Alma Cocina

100! and Julia Kay’s Portrait Party

How did it go with the 100 people in one week sketches? Did you see some of the wonderful people sketches that were out on the web last week? The #oneweek100people will get you there! I made my 100 over the weekend, but just got back yesterday from San Francisco, so here are some of them.

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(here Tania is in color because she’s the speaker but also because she was wearing this amazing peacock vest and matching jewelry she got in Uzbekistan.)

On day 4 of last week I was at my friend Tania Amochaev’s (Romanov) book reading and opening in San Francisco. Her just published book is Mother Tongue: Three Generations of Balkan Women, available now on Amazon. The story follows the lives of three generations of women: Katarina, Zora and Tania over the last 100 years when they lived in countries that were dissolved, formed and reformed. They lived in exile, in refugee camps and in new worlds (namely San Francisco!). Tania tells this remarkable story straight from the heart. Her mother tongue is literally the language she spoke only with her mother, one of so many tongues she is comfortable speaking.

When I was just 21 years old I traveled through then Yugoslavia with absolutely no knowledge of the history and struggles of this fractured land. If only I’d read this book before I went. After reading it I’m more determined than ever to make a trip back.

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I was seated on the front and side where I had a pretty good view of the faces in the audience.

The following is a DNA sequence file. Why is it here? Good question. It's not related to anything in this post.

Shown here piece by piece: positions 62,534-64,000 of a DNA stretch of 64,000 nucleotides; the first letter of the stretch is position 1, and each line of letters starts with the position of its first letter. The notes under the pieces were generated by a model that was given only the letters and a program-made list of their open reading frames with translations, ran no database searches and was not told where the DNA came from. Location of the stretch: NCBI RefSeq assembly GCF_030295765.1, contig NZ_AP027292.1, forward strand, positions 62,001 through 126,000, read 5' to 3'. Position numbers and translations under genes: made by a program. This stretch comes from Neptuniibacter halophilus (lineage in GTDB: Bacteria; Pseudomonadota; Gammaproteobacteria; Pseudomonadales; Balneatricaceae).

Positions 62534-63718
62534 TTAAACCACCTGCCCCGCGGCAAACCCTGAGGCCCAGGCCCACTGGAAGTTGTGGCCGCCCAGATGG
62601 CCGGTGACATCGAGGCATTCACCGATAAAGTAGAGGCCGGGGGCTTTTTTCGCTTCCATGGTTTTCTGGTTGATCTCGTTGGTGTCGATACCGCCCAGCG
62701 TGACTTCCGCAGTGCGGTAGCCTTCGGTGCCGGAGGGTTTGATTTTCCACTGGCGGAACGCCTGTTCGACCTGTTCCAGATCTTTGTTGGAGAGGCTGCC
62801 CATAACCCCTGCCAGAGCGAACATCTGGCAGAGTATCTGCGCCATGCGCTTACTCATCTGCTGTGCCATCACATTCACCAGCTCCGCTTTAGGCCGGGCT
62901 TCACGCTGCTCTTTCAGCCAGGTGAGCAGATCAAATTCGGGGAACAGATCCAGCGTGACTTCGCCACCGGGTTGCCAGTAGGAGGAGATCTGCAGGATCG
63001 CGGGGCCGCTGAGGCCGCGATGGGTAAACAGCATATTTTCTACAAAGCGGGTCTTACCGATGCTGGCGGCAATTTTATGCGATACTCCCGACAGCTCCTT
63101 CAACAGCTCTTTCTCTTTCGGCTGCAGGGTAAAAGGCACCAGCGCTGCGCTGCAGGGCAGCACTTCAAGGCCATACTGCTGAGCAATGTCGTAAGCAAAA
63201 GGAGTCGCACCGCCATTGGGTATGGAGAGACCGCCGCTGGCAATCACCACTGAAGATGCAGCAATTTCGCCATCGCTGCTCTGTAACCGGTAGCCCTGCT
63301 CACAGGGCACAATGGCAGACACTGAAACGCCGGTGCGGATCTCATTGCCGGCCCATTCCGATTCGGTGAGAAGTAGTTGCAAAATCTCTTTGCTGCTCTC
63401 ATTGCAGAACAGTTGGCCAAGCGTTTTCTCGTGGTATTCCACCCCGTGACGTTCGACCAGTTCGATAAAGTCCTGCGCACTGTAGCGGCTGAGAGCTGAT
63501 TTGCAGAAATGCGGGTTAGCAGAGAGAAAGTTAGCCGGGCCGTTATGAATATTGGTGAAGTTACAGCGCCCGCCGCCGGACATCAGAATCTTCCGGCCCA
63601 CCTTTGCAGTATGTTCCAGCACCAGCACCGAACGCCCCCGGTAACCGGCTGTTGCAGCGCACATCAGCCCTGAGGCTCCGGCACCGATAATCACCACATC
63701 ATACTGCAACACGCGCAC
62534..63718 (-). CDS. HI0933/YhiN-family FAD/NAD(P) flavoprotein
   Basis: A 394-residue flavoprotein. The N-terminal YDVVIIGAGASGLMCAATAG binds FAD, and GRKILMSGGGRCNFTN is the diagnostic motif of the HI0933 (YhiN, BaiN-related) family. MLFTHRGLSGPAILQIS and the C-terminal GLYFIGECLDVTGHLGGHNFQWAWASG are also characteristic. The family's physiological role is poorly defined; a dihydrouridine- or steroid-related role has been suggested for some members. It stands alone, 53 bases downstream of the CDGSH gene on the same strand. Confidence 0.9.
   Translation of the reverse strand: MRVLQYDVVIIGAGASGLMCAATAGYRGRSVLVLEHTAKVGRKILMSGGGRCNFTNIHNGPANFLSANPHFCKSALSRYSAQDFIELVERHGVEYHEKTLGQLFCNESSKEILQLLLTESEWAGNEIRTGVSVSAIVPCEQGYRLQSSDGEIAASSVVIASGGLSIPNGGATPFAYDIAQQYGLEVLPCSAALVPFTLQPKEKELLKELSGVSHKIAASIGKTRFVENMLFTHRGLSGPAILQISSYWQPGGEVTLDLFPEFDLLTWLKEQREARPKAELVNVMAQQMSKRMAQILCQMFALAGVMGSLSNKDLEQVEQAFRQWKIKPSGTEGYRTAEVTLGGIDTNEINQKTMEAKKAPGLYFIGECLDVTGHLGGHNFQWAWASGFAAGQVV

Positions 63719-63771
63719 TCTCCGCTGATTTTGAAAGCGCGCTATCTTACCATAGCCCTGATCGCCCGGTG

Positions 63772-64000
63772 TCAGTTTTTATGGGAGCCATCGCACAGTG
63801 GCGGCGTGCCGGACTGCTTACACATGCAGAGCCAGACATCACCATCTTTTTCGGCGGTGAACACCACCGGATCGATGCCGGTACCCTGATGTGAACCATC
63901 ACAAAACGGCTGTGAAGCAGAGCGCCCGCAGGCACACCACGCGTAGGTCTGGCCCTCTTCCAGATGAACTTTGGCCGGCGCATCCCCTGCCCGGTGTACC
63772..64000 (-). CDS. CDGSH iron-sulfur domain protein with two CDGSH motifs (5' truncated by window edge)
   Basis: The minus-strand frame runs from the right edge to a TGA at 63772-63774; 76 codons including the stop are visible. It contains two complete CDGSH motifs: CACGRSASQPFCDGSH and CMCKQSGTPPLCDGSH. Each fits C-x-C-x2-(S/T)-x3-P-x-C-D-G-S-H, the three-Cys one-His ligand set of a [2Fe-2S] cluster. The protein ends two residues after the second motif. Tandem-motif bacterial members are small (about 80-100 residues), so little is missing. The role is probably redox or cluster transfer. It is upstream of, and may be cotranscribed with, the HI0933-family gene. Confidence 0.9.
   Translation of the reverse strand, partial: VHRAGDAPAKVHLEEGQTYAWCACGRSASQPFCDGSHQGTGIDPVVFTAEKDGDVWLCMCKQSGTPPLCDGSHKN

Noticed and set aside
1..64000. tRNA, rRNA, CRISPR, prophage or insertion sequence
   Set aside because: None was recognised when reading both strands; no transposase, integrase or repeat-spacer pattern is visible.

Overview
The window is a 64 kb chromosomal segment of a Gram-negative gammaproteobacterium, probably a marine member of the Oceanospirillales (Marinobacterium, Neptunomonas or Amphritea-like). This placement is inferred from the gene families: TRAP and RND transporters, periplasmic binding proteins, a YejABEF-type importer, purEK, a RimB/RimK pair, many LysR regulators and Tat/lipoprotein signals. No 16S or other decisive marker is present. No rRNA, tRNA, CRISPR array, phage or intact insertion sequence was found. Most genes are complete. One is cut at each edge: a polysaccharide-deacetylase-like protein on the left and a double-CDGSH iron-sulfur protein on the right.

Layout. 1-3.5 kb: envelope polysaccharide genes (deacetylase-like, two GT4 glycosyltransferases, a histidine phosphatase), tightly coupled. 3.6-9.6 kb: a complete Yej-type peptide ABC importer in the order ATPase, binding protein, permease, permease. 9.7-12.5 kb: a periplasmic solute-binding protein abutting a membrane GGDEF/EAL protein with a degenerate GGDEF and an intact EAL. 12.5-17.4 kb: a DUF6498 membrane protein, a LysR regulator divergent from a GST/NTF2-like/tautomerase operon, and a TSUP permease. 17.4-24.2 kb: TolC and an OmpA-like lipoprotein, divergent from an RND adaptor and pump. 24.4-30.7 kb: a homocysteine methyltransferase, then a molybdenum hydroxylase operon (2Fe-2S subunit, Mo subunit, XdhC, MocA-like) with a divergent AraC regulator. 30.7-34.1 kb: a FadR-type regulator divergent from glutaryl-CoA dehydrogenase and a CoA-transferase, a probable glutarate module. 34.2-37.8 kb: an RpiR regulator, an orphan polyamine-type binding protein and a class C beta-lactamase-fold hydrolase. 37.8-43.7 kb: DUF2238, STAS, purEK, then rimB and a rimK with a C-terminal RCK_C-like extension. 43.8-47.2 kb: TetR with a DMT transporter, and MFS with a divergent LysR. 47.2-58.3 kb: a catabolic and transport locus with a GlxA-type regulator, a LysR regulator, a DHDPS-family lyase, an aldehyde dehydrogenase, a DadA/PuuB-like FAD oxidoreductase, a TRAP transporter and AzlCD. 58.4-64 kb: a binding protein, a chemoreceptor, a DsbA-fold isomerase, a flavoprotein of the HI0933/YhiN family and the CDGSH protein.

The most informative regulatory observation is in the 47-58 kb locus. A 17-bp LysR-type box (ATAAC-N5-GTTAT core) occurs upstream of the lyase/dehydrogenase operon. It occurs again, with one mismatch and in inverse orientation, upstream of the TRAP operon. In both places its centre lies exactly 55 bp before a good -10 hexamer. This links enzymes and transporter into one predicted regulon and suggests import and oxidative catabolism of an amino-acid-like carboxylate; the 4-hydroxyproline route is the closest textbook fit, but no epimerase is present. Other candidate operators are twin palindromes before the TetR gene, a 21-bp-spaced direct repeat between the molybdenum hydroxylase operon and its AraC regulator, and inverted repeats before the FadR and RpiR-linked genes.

Taniareads2_2Tania’s story is so moving that the audience was rapt and no one seemed to want her to stop reading!

Almas

On Friday we were having lunch in the colorful Mission neighborhood of San Francisco at a Peruvian restaurant, Alma Cocina enjoying their mouth watering rotisserie chicken! . . .followed by coffee at Philz across the street. My preference is always to sketch a variety of ethnicities and lifestyles, and I hit the jackpot. Hiding the book in your lap is good for staying undetected when up close, but it makes for some pretty wonky lines.

I ordered Jacob’s Wonder blend of “chocolate, smoke and nuts” flavors. Getting coffee at Philz is like going to a wine tasting room in Sonoma County. You get to hang out a bit with a hip young person, discuss the flavors, have them add or subtract cream and sugar, and then sip and murmur approval, watching their enjoyment at having gotten it “right”.

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And not a single person there was over 30 I’m sure. Oh well, except me.

 

 

On Saturday I finished off my 100 people sketches at Arch Art Supplies at a meet up called Julia Kay’s Portrait Party. We sat in groups of 6-8 and posed for each other to sketch. We started off with 30-second poses, sketching with the non-dominant hand. The idea was to start off messing up so badly that the next ones would seem highly skilled in comparison! And so they did. My 30-second ones were a battle to even hold the pencil with the lead facing the right way in my right hand (I’m left handed), and just as I was getting used to the feel, we switched to the other hand. These (above) were the one minute poses with a brush pen.

 

Then we switched to the (now luxurious) 8 minute poses. I used fountain pens with red black (Noodler’s) ink which is water soluble and black ink.

 

These two sketches are of me, done by artists in my group. Lorna Strutt is the artist of the one on the left and Vivian Aldridge the one on the right. Don’t you just love them?! Both are so expressive in totally different ways. What they left out is as powerful as what they put in.

Well, somewhere in there I hit 100 figures, and then switched to toilets, skyscrapers and flowers. . .(to be continued)

 

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